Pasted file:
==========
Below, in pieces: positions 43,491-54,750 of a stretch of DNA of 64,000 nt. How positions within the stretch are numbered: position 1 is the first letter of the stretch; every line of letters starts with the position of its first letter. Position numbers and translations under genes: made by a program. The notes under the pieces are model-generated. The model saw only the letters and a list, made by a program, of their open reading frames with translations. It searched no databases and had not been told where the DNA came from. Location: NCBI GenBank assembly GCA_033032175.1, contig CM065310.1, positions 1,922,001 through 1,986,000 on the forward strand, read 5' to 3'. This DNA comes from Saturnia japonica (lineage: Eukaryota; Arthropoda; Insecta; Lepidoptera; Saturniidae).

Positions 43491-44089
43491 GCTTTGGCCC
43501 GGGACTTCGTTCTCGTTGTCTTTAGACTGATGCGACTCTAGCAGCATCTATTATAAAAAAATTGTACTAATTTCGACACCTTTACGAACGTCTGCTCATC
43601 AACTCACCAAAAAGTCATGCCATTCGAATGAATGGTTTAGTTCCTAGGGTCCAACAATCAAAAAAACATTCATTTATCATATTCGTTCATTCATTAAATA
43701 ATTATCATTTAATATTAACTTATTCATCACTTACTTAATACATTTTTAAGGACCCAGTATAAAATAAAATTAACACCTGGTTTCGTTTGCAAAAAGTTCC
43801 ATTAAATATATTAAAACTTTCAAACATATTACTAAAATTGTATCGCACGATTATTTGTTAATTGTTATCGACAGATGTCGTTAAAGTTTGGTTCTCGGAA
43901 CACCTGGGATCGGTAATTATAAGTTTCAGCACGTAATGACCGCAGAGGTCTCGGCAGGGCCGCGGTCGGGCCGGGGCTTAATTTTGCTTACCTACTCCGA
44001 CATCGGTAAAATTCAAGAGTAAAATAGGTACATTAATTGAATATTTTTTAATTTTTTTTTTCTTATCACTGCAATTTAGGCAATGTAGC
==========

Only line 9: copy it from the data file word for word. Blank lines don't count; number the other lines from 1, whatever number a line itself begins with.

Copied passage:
44001 CATCGGTAAAATTCAAGAGTAAAATAGGTACATTAATTGAATATTTTTTAATTTTTTTTTTCTTATCACTGCAATTTAGGCAATGTAGC